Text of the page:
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Haemostatic dressings are used in life-threatening bleeds like stab wounds, gunshot wounds, explosions, amputations, penetrating trauma and any catastrophic bleeding. They are not used on other bleeds as direct pressure and the application of a pressure dressing are advised unless these do not work.

They come in many different brands and we cannot cover them all in this video but we will look at the main ones.

It is worth stating that they are not a drug; they are a haemostatic agent that reacts with the blood to form a clot.

They can be used on most of the body apart from open head wounds and open chest wounds.

They have improved in recent years and they are easy and safe to use. They do not produce heat and they are naturally broken down in the body. Haemostatic agents can be used along with a tourniquet to stop a bleed.

There are two main types:  Celox and Quick Clot. Celox is made from Chitosan, which is a granular derivative of shrimp shells. It is safer to use even on people who are allergic to seafood as the allergen has been removed and they are non-allergenic.

Quick Clot is made from kaolin which is an inorganic mineral that accelerates the body’s natural clotting ability.

Haemostatic agents come in different formats for different uses and injuries. The first one we will look at is a pad type that is applied directly to the wound like a normal dressing and the agent reacts and will stop bleeding. Pads have a use, but in serious injuries, they may not be enough as you will need to pack the dressing into the wound.

This is Celox and comes in a gauze format which is ideal to pack into a wound. There are the standard and the Rapid types.

Celox is also available in an applicator which can deliver 6 grams of Celox deep inside a stab wound, gunshot wound or similar deep injury. The applicator is applied to the wound and gently pushed as it is removed to apply the Celox in the hole to stop the bleed.

Haemostatic powders are applied directly to the wound and then covered with a dressing.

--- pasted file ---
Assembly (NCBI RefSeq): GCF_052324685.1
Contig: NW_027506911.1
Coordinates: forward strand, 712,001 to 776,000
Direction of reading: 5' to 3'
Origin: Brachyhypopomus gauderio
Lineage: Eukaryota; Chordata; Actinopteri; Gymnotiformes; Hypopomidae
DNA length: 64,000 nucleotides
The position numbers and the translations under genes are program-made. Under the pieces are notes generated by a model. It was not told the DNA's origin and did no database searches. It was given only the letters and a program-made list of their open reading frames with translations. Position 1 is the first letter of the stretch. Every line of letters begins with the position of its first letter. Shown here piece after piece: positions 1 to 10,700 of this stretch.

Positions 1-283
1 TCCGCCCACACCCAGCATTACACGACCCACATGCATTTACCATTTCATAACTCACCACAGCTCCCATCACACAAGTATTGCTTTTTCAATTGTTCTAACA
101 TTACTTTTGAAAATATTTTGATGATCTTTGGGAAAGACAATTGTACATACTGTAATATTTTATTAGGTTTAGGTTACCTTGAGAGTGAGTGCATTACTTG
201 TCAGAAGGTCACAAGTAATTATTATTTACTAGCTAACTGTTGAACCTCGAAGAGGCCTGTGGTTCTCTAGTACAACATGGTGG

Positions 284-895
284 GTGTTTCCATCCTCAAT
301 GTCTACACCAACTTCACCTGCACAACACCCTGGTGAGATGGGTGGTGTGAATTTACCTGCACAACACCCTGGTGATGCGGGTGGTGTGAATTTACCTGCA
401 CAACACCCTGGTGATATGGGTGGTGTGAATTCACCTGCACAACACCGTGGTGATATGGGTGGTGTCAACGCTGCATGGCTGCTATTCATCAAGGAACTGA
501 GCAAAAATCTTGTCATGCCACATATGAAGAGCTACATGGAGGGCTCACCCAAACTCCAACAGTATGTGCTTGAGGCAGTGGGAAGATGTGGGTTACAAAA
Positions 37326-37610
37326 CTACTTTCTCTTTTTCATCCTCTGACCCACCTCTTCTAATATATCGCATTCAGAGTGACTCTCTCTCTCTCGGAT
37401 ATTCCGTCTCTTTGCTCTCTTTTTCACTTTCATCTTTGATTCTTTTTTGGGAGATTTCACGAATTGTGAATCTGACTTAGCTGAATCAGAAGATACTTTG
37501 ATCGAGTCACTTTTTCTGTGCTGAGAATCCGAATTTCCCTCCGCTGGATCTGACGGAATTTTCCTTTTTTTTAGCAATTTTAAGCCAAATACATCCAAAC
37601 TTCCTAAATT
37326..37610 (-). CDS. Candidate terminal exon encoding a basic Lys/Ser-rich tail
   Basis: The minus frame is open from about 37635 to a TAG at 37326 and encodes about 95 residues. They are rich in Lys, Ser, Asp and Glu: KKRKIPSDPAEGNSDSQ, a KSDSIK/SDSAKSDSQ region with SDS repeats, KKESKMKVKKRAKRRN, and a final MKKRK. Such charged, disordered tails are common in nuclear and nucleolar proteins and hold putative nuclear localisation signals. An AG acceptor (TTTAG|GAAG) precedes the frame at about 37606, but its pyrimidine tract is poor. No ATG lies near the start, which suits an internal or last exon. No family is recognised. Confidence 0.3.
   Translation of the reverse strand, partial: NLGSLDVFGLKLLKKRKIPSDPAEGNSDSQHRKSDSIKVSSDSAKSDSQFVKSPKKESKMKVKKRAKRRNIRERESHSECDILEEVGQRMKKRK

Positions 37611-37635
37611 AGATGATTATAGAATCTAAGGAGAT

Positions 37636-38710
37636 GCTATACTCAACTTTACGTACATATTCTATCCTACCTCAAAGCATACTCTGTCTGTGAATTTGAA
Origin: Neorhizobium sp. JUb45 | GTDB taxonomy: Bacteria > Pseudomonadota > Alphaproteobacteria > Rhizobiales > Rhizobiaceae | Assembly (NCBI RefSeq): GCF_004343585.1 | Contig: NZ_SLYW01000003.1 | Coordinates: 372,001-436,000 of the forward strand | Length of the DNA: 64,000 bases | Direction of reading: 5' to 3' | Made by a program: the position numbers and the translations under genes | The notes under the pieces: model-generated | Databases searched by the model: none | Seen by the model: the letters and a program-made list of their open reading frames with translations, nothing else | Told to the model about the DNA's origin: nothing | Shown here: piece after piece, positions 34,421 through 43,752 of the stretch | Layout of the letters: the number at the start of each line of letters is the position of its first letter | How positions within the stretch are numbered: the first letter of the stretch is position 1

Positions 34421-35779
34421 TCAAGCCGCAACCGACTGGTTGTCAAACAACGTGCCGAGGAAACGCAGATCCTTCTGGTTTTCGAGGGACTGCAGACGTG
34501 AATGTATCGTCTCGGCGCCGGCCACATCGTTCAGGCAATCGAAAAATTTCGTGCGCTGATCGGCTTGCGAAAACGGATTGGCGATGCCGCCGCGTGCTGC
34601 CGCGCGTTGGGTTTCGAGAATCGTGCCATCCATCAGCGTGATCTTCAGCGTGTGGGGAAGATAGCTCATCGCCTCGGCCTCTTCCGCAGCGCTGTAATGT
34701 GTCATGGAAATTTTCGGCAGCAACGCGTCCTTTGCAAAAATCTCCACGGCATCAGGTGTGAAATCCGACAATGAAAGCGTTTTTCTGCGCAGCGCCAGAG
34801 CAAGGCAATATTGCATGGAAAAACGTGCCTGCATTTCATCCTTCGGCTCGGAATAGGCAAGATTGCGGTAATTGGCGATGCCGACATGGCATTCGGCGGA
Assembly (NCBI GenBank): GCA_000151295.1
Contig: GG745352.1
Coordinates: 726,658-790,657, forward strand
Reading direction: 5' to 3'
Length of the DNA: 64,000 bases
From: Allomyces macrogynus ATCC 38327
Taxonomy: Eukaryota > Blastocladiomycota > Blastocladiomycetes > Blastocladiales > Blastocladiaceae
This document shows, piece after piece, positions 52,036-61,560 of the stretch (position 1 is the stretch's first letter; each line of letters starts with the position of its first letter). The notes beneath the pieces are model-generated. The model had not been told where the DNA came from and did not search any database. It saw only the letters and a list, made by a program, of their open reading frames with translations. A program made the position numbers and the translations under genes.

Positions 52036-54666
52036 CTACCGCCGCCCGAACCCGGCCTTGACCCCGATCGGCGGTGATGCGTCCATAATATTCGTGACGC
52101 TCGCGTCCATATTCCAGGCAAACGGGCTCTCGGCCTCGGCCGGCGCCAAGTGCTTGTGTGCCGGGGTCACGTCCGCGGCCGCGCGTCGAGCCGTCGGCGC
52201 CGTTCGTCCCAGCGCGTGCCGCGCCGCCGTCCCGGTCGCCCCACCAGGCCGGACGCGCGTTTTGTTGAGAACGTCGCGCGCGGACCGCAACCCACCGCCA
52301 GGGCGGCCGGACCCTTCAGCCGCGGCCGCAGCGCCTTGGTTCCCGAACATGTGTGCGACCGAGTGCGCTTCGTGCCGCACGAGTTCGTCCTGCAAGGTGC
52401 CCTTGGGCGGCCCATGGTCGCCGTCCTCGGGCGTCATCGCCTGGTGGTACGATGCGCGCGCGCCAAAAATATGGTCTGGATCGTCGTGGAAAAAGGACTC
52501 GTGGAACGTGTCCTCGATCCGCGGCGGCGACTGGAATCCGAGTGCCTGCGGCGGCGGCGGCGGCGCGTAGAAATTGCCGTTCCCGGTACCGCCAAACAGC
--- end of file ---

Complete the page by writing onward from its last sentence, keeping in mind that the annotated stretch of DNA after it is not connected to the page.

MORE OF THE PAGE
We are now going to look at how Celox works. It works by absorbing fluid, which concentrates the blood and forms a gel. The granules attract to the red blood cells and platelets as they are electrostatically attracted which locks them together in a plug. This works by the Celox being positively charged and the blood being negatively charged. Then direct pressure allows the gel plug to form on the bleed site which stops the bleed.

Recent research has shown that the use of Celox in treating military injuries gives the highest survival rates and the lowest blood loss compared to other treatments.

Bleeding can be controlled in just 3 minutes with standard dressings and with the Celox, rapid bleeding can be controlled in just 60 seconds. Both these times are much better than conventional dressings in the same situation if indeed they even stop the bleed. During this time direct pressure is being applied. There are some brands that take longer than 3 minutes, so make sure you read the instructions. Once the time is up, we look at the bleed to see if it has stopped. If not, apply pressure for a further 3 minutes. When it has stopped, bandage in place, tucking the haemostatic dressing wrapper under the bandage for the hospital to see.

Whichever type you use, the Haemostatic agent is removed in the hospital by a Doctor and not by first aiders.